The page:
Aulus Gellius (ca. 125 AD—after 180 AD), was a Latin author and grammarian, famous for his Attic Nights, a commonplace book, or compilation of notes on grammar, philosophy, history, antiquarianism and other subjects, preserving fragments of many authors and works who otherwise might be unknown today.
Like many books in the library, this manuscript is more important because of its previous owner than for its subject matter, having been owned at one time by Hungary’s greatest King, Matthias Corvinus.
Corvinus (1443-1490), was King of Hungary and Croatia from 1458. He was an indefatigable reader, frequently staying up half the night reading. His library, the Bibliotheca Corviniana, was one of Europe’s greatest collections of secular books, second in size only to the Vatican Library. The size of the library is unknown, and estimates range from as little as 500 to as many as 50,000 volumes.
The Library was destroyed in the Turkish sack of Budapest in 1526, but over two hundred books, mostly manuscripts, have survived. The Chetham copy of Aulus Gellius is one of only a handful of Corvinas in UK libraries.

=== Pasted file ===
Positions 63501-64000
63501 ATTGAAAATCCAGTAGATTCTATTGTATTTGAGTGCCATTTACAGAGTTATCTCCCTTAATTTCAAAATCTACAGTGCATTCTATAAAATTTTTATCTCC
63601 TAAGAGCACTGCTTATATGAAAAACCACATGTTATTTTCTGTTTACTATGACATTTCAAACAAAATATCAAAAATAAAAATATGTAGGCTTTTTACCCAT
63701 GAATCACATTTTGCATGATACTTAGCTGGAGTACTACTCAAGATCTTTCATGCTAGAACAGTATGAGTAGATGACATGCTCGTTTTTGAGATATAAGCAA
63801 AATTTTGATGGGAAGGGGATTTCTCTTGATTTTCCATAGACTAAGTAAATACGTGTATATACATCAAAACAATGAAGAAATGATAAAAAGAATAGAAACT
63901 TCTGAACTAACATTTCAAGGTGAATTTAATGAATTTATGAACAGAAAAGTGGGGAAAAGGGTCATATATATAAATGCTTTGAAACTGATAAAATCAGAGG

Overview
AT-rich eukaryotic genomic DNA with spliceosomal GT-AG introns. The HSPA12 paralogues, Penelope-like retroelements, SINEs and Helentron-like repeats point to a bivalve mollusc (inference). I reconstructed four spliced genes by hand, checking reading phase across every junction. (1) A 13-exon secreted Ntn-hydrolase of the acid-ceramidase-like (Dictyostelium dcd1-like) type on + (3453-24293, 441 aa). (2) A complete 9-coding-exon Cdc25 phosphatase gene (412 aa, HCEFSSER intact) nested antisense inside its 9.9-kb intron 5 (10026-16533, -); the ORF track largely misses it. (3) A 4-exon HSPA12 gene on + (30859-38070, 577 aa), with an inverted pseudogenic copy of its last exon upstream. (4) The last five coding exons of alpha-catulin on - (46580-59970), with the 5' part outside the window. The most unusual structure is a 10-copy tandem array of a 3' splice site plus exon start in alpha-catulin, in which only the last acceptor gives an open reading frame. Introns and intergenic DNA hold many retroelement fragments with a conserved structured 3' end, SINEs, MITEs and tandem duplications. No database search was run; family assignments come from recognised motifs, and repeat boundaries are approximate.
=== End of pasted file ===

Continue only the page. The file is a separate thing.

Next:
The manuscript is written in a clear Roman hand on 252 leaves of vellum, with Greek quotations added in red by a different hand. Each book opens with a large initial decorated with ‘white vine-leaf’ ornament and the first page of text has a three-quarter border of the same ornament. A coat of arms at the foot of the page has been defaced.
The manuscript was produced in Florence, written by a scribe named Humbertus for the merchant Francesco Sassetti. Sassetti was forced by financial difficulties to sell some books at the end of his life and a number were bought by Corvinus.
The history of the manuscript after the sack of Budapest is not known. in the eighteenth century it was owned by the Manchester poet and shorthand writer John Byrom and was presented to the Library in 1870 by his descendent Miss Eleanora Atherton.
The book has possibly the Library’s most beautiful binding: a red goatskin, tooled in gilt and blind, a characteristic product of the Corvinus bindery in Buda. The title is stamped in gold on the lower cover, and Matthias’s emblem, a raven standing on a gilt branch and holding a gilt ring in its beak, appears in the centre of both covers.